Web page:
COVID will be 'difficult' for next three months but 'end is in sight', says WHO

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A pharmacy in Chertsey, Surrey, displays a sign saying that they have no lateral flow tests available. Picture date: Monday January 10, 2022.
A pharmacy in Chertsey, Surrey, displays a sign on Monday saying that they have no lateral flow tests available. (PA)

The next three months of the coronavirus pandemic will 'be difficult' but 'the end is in sight', the World Health Organization has said.

Dr David Nabarro, the WHO’s special envoy on COVID-19, warned on Monday that there will be more coronavirus variants to follow Omicron.

His comments came after the UK government played down reports that free lateral flow COVID-19 tests are to be scrapped.

Dr Nabarro told Sky News: “It’s going to be difficult for the next three months at least.

“I’m afraid we are moving through the marathon but there’s no actual way to say that we’re at the end – we can see the end in sight, but we’re not there.

Watch: Lateral flow COVID tests to stay free, says minister

“And there’s going to be some bumps before we get there.”

Dr Nabarro added: “And I can’t tell you how bad they’re going to be, but I can at least tell you what I’m expecting.

Read more: Omicron reinfections ‘rising rapidly’ in over 30s

“First of all, this virus is continuing to evolve – we have Omicron but we’ll get more variants.

“Secondly, it really is affecting the whole world. And, whilst health services in Western Europe are just about coping, in many other parts of the world, they are completely overwhelmed.

“And thirdly, it’s really clear that there’s no scope for major restrictions in any country, particularly poor countries.

“People have just got to keep working and so there are some very tough choices for politicians right now.”

(170126) -- GENEVA, Jan. 26, 2017 (Xinhua) -- David Nabarro, UN Special Adviser on 2030 Agenda for Sustainable Development, addresses the media in the headquarters of World Health Organization (WHO) in Geneva, Switzerland, Jan. 26, 2017. The WHO Executive Board selected 3 nominees, Pakistani candidate Sania Nishtar, Ethiopian candidate Tedros Adhanom Ghebreyesus and British candidate David Nabarro, for the post of WHO Director-General on Wednesday. (Xinhua/Xu Jinquan)(zf) (Photo by Xinhua/Sipa USA)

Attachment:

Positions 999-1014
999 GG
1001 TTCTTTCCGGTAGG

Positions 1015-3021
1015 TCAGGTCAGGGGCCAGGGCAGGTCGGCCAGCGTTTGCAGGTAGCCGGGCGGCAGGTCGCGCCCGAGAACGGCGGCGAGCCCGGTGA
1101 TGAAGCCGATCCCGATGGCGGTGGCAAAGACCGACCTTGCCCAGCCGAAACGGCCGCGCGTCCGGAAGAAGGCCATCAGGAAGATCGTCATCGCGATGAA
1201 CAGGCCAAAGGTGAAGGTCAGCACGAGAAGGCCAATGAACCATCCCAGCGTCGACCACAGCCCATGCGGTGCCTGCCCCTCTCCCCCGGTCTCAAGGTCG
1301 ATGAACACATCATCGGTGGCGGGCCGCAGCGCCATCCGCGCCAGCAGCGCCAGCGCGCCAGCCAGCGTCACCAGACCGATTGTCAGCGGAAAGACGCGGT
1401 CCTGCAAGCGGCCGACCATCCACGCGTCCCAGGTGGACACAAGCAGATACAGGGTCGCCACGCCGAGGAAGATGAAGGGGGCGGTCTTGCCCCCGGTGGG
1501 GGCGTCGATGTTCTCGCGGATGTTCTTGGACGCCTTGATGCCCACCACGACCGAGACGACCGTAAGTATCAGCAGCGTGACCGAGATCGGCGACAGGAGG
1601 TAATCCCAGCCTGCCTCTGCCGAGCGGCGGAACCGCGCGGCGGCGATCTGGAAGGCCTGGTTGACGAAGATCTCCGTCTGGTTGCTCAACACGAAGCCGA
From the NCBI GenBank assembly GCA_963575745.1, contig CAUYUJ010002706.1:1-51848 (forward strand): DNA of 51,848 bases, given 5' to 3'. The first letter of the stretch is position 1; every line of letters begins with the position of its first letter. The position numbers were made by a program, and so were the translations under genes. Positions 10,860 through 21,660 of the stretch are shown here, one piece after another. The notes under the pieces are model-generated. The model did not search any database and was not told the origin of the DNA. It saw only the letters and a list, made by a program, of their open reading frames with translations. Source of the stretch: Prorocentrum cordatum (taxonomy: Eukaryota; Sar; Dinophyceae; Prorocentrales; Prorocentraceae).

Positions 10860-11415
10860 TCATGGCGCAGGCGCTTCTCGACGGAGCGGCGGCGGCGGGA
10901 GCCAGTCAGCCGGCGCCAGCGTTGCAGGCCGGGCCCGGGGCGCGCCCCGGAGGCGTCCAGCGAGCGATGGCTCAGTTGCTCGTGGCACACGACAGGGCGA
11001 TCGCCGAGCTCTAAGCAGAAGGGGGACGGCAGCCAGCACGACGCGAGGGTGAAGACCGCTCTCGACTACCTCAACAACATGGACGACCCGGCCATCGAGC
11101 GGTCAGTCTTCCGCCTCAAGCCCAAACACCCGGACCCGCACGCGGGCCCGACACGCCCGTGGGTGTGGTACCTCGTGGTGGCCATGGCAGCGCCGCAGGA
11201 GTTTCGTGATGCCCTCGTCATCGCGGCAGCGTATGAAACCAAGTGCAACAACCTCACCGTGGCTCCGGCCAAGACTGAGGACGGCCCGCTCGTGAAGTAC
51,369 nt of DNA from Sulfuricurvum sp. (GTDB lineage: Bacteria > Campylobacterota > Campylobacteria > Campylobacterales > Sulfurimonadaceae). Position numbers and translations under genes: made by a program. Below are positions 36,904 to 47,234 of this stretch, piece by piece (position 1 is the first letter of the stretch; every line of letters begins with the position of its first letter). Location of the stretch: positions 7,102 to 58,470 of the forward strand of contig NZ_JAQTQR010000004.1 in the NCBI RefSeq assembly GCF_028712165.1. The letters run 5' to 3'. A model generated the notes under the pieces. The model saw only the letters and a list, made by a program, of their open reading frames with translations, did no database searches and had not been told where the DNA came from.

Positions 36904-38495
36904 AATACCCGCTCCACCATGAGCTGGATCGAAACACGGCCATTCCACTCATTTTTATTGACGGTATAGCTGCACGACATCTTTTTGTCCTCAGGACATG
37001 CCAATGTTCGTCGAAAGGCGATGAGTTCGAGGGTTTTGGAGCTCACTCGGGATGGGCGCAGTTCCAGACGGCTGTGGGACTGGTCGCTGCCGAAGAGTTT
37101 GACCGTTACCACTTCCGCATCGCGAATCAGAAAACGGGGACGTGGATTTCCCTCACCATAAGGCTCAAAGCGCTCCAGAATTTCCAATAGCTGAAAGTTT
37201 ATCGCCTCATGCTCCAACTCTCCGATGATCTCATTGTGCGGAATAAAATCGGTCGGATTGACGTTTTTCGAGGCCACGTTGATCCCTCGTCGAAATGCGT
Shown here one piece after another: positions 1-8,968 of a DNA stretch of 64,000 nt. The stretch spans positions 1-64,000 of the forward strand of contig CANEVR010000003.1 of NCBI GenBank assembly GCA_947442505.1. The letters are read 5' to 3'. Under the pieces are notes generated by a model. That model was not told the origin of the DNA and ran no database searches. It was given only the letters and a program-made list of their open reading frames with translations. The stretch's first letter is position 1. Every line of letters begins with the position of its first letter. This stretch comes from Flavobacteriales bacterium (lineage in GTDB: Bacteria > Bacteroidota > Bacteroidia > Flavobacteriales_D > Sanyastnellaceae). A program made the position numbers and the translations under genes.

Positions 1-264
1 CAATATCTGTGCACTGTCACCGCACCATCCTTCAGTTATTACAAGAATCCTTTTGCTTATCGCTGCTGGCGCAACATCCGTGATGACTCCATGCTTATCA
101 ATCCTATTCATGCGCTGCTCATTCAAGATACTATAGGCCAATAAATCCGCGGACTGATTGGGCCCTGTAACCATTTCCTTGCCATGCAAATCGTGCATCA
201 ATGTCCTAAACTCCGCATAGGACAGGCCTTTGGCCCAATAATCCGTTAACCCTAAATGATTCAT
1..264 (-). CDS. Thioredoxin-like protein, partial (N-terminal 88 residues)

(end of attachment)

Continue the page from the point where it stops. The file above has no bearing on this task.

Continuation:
Dr David Nabarro, the World Health Organization's special envoy on COVID-19, said the 'end is in sight'. (PA)

In the UK, government ministers are reportedly looking at scaling back free lateral flow tests, as well as reducing the self-isolation period from seven days to five.

On Monday, levelling up secretary Michael Gove said lateral flow tests will be free for “as long as we need”.

He told Sky News: “We are moving to a situation – we’re not there yet – but we are moving to a situation where it is possible to say that we can live with COVID and that the pressure on the NHS and on vital public services is abating.

“But it’s absolutely vital to recognise that we are not there yet. There will be some difficult weeks ahead and that is why we all need to continue to test, continue – if we are positive – to isolate and continue broadly to support the NHS as it goes through a challenging period.”

People wearing face masks go shopping at a market in London, Britain, Jan. 8, 2022. Britain reported a further 313 coronavirus-related deaths, bringing the total number of coronavirus-related deaths in Britain to 150,057, according to official figures released Saturday. (Photo by Li Ying/Xinhua via Getty Images)
People wearing face masks while shopping at a market in London on Saturday. (Getty Images)

Gove said it would be up to prime minister Boris Johnson and health secretary Sajid Javid to decide whether to cut the period of COVID isolation to five days from seven.

Dr Nabarro warned that people may have to learn to live with coronavirus surges three or four times a year.

Read more: The English areas with the worst booster vaccine take-up

“The way this virus is behaving, and has behaved really since we first met it, is that it builds up and then surges quite dramatically, and then it comes down again, and then surges again about every three or four months,” he said.

“I would agree that the pattern that is going to happen with this virus is continued surges, and living with COVID means being able to prepare for these surges and to react and really quickly when they occur.

“Life can go on, we can get the economy going again in many countries, but we just have to be really respectful of the virus and that means having really good plans in place for dealing with the surges.”

At the weekend, the UK passed the milestone of recording more than 150,000 deaths from coronavirus.

Watch: GP and bereaved family member react to UK passing 150,000 COVID deaths

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